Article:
It's been a personal experience. I am at home now and take tea twice a day. For 2 months now I have been having acidity problems, which, my doctor told me, were the main reason I have been getting gags the whole day. I had quit taking tea ceterus paribus and have noticed that frequency of getting gags has drastically reduced. I am curious: can tea or any particular component of it cause acidity which eventually causes people to feel like retching?
I haven't found any studies that would directly link retching and the consumption of tea. However, this would be a rather narrow research, so the lack of it is no surprise. Your doctor told you that your acidity problems may be caused by tea and that this might be causing your gags, and they are correct.
It has been proven that consumption of tea is directly related to increased secretion of gastric acid (1):
The gastric acid response to a 200-ml cup of tea was measured [...] Tea resulted in an acid secretory response which was almost equal to that after a maximal dose (0.04 mg/kg) of histamine. The effect of tea was mainly due to its local chemical action on gastric mucosa. Tea without milk and sugar resulted in an acid response higher than that evoked by a maximal dose of histamine. The concentration of tea brew that had the greatest effect on gastric acid secretion was 15 g/200 ml, which was three times as much as that in a palatable cup of tea. Tea is a potent stimulant of gastric acid, and this can be reduced by adding milk and sugar.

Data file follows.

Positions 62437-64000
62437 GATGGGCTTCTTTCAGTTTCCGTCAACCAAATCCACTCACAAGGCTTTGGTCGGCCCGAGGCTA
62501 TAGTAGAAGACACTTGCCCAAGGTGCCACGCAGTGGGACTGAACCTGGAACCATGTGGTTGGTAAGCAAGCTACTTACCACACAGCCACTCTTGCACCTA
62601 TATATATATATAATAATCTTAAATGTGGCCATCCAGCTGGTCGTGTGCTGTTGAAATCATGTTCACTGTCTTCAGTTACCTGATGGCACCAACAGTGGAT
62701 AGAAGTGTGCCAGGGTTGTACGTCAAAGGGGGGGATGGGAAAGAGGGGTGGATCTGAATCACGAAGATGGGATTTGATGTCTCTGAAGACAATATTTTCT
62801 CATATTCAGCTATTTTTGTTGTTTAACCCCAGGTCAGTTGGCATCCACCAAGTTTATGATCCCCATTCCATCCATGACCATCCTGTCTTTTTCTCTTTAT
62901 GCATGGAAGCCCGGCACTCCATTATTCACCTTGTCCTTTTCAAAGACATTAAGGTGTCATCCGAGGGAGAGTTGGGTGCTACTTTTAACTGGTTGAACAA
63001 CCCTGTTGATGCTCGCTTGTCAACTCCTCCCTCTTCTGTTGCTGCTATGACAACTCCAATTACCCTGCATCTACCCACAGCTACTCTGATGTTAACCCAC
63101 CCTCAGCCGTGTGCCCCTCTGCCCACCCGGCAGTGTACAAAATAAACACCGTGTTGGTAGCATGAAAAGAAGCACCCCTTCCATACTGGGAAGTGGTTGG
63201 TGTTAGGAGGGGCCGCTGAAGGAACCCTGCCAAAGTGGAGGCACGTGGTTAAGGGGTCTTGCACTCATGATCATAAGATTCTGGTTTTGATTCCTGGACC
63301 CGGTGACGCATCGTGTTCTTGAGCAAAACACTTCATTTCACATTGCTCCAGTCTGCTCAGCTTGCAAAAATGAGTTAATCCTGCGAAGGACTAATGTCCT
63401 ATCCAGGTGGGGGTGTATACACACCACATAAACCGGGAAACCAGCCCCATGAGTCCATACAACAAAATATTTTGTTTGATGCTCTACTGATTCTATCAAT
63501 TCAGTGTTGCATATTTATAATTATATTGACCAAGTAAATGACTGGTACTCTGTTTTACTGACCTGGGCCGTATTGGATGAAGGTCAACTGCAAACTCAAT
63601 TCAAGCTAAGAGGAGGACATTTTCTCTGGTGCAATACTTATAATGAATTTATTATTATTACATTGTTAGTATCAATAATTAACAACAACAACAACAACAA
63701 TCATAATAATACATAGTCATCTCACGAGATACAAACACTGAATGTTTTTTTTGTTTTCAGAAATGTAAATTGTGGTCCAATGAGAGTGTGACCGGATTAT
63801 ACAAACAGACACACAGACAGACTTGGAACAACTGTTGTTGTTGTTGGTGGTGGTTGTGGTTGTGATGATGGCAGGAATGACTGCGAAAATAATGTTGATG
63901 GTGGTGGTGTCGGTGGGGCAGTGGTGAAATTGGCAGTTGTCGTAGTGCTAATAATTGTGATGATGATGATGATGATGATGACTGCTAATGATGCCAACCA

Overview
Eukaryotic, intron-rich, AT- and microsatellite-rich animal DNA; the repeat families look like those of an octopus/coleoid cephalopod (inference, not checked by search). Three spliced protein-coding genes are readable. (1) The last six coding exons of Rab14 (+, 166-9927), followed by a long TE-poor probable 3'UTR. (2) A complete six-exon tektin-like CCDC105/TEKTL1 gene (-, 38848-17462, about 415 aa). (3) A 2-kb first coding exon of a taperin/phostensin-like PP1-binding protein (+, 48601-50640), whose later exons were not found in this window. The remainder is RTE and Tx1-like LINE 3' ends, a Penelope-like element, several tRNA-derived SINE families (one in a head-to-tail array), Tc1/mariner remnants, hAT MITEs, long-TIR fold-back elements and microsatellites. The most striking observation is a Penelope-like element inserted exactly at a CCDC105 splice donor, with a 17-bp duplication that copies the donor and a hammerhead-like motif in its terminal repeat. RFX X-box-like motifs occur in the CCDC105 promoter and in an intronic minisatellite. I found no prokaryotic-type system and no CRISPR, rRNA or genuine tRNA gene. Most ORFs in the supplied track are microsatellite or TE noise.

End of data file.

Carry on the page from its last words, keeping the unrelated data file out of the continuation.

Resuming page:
This effect of tea is most likely caused by caffeine, which was proven to increase gastric secretion in animals and humans. (2, 3)
Therefore tea can have some adverse effects (4):
Green tea and green tea extracts contain caffeine. Caffeine can cause insomnia, anxiety, irritability, upset stomach, nausea, diarrhea, or frequent urination in some people.
*Some sources state that increased gastric secretion and possible irritation of gastric mucosa are caused by chlorogenic acid and tannins, which is why these effects are reduced by addition of milk. Other sources, however, state that both chlorogenic acid and tannins reduce gastric secretion.
I battled the exact same issue you had. It was coughing fits and gagging that went on for almost a year.
I tried the many different things ranging from sleeping more, to gargling salt water in case it was bacterial or related to tonsil stones, to allergy medications in case it was post-nasal drip, reducing stomach acidity at night and inclining my bed in case it was acid-reflux. These only had a minor impact on the problem.
Certain things triggered the gagging instances including dry air, the a/c turning on (more dust), cream, coffee, and ice cream, but even removing all of these triggers didn't resolve the underlying cause.
I've been a heavy drinker of tea for at least the last 12 years if not longer. Black and Jasmine green are my favorites. I finally relented and tried switching off of tea for awhile. The problems cleared up.
In my research, there were two things that have the potential to cause this:
There doesn't seem to be any research conclusively connecting either of these directly to gagging. Excessive flouride would seem to have a different health symptoms that should have shown up, so my current best bet is Tannins.
Since this discovery, I have done more experimentation to try and prove it out. Sure enough, Black tea, with the highest tannins levels, triggers gagging the easiest the next few days. Green tea isn't as bad (lower tannins). I've also started cold-brewing my black tea as that also reduces tannins levels significantly while still enjoying my tea. I've also started drinking more coffee since tannin levels in coffee are about 10x less. While coffee with cream triggered issues before I switched off hot black tea, it no longer causes me any issue. Everything I've done points to tannins. Hopefully scientists will do some more research on them to determine why they might cause this.